The woman is 28-year-old Irish student Emer O’Toole. As part of a social experiment, she quit waxing and shaving for an 18-month period and then debuted the results on national TV last week.
It was a daring move and the reaction was huge – but not all positive.
Disgusting, horrible and revolting were some of the words being thrown around in the days following the show.
An online “hairfree or carefree?” poll showed 80 per cent of viewers were appalled by Emer’s body hair. And columnist, Amanda Platell, from the Daily Mail who believes “the only hair that belongs on a woman is on her head” wrote, “watching her I nearly parted company with my breakfast”.
“And we’re not talking a bit of fluff here — she revealed underarm beards that would have made Osama bin Laden proud,” she wrote.
Here’s the clip from the show:
Admittedly, the clip is slightly shocking. But not necessarily in a bad way. And not because Emer dared to “get her pits out for the lads”. It’s shocking because seeing a woman with body hair is about as common as a romantic comedy that ends in divorce.
Why then did she do it?
Emer said she believed shaving or waxing was anti-feminist; that there is too much pressure on women to “conform to artificial gender norms”.
“All around me my friends were getting laser hair removal, Brazilians, some of them were getting Botox … I just thought where does this end?
“I thought back to when I started shaving and I realised that when I was 14, you know, the hair started sprouting and I didn’t think, ‘Will I keep these or will I shave them off’. I knew I had to shave them off or everyone would think I was disgusting.”
WARNING WARNING DANGER DANGER. The words: “hairy armpits” and “feminism” in the same conversation. Jeez, aren’t we past that?
Self-described “strident feminist” and bloody brilliant author of bloody brilliant book How To Be A Woman, Caitlin Moran thinks hair on parts of your body other than your pubic area, have nothing to do with feminism. Like many women, she eschews the Brazilian but shaves her legs and underarms.
“‘But what about underarm hair?’ people will say – usually 40-somthing men, who look uncomfortable when you use phases such as ‘lovely big Hair Bear Bunch-style minge’, and then downright alarmed when you bring pornography unto it.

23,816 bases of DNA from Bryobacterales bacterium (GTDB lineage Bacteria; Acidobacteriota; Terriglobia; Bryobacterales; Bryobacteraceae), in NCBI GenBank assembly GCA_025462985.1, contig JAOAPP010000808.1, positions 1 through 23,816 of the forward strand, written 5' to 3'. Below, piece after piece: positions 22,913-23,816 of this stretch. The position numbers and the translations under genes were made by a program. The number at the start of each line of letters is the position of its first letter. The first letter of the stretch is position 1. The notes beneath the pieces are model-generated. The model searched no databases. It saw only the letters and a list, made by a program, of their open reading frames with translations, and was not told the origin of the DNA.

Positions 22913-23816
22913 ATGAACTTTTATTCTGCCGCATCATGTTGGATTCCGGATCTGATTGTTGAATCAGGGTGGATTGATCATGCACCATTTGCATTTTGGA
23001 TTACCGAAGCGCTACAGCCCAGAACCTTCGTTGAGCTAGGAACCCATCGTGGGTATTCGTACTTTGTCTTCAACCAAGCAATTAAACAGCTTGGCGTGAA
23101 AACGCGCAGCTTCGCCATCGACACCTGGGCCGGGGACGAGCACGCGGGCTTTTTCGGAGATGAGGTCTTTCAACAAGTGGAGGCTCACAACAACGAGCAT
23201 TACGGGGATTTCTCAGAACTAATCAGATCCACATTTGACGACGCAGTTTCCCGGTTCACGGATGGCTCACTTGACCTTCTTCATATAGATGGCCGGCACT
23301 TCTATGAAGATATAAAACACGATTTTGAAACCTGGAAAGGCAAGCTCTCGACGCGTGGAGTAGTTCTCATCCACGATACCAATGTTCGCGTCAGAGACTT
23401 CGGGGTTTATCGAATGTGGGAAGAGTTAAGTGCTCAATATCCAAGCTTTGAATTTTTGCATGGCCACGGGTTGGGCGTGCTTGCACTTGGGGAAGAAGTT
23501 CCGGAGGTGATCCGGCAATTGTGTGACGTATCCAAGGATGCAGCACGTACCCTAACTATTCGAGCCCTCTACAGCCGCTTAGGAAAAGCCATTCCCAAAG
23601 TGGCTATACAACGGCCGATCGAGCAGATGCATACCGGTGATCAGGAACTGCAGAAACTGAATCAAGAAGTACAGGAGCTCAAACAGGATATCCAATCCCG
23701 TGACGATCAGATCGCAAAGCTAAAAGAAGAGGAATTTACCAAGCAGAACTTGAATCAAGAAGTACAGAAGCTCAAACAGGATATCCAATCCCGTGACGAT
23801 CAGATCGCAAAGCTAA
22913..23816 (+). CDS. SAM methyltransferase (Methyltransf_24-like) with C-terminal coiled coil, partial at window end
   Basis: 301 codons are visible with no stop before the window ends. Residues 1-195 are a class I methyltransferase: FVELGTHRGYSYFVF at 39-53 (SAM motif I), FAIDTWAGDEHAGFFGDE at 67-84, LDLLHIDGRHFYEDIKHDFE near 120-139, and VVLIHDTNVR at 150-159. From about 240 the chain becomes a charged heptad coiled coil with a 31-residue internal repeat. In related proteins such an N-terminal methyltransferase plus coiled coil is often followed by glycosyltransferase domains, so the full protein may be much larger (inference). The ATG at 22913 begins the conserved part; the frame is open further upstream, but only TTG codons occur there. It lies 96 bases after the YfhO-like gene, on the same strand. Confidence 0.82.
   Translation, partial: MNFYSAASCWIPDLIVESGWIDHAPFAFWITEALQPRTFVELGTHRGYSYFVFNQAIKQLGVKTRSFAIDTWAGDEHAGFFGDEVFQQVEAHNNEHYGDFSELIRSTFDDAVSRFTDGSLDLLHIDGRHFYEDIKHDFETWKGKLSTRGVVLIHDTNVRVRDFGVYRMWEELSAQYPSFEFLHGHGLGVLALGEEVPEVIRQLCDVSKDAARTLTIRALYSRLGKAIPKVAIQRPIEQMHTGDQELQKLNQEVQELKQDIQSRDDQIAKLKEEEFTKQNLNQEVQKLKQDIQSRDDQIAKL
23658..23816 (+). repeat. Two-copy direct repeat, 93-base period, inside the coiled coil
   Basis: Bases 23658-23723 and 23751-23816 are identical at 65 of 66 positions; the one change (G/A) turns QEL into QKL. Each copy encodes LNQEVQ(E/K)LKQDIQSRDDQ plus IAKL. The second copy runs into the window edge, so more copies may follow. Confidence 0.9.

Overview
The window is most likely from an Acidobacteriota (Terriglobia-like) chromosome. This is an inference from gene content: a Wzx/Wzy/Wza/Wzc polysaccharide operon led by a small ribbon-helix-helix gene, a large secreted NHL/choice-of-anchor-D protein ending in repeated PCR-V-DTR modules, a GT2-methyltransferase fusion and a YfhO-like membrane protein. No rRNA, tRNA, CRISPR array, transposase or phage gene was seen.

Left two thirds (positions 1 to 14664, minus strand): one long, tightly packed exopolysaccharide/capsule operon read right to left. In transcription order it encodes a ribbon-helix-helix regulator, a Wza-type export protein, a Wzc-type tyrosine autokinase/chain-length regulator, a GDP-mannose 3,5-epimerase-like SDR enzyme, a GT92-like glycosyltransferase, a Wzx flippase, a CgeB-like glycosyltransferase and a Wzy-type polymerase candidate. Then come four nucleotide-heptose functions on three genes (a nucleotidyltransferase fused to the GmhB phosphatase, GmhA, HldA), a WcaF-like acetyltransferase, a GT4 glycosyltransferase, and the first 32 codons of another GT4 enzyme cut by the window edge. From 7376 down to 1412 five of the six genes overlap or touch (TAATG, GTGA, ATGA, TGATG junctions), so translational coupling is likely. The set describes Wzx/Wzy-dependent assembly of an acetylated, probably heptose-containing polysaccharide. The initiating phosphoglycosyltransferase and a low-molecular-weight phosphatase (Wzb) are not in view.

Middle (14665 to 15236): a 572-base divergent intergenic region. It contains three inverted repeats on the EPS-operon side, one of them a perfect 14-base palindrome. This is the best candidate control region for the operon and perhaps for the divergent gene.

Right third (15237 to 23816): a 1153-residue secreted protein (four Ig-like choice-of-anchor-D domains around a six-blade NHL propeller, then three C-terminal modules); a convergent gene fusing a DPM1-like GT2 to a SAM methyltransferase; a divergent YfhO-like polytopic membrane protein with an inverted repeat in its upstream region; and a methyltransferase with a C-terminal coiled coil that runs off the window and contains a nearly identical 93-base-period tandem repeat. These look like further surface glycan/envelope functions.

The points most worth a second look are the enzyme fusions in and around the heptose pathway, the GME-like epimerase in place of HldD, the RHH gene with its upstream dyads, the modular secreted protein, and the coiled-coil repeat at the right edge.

‘If you don’t believe in Brazilians, do you shave your armpits? Do you shave your legs? And your eyebrows? You look like you pluck to me. What about your lady moustache?
And then they sit back, a little smug – as if they have just put a sausage roll in the bottom of a trapping pit, and are fairly confident you’re about to go in after it and be captured.
But the crotch, the upper lip and the armpit are miles apart – well, on average, 43cm apart. What happens to them, and why, is wholly different – primarily because armpits aren’t intimately associated with sexual maturity or, indeed, sexuality at all, unless you’re on some seriously specialist websites.
So what you do with your armpits is just an aesthetic concern – and not really part of The Struggle. Given this, I have, over the years, experimented with different looks for my armpit. Some days, a shaved armpit just looks a bit … boring. If I’m wearing jeans and a vest top, and I’m hanging with my homies, it’s quite nice to go a bit ‘Faith’, with a flash of four-day fuzz. There’s something pleasingly musky about it – like you’ve been too busy living the bohemian dream, and souping up your hot-rod, to do something as mimsy as shave.”
When it comes to hair – legs, upper lip, eyebrows, chin, nipple, pubic – the desirable outcome would be an expanding of the aesthetic lexicon: like when Eddie Izzard explains his transvestism as ‘equal clothing rights for all’. He doesn’t want to wear a dress every day – he might not wear stilettos for a year. But whenever the mood takes a man to wear a dress, or a woman to go furry, there’s no reason why it shouldn’t be part of the range. There are some women out there who are just going to look better with a moustache: that’s statistics. There are a lot of armpits that will look better with a silky curl of fur than they do stripped, or plucked, depending on what outfit is being rocked at the time. A monobrow can be magnificent: my six-year-old – raised on pictures of Frida Kahlo – is militant about hers. ‘I do love it, because it never ends.’
On ‘dress like a character from history’ day, at school, she dresses as Kahlo, and applies mascara to the centre, ‘To make it even better.’
She is so much saner than I was at her age.”
So body hair. Your thoughts?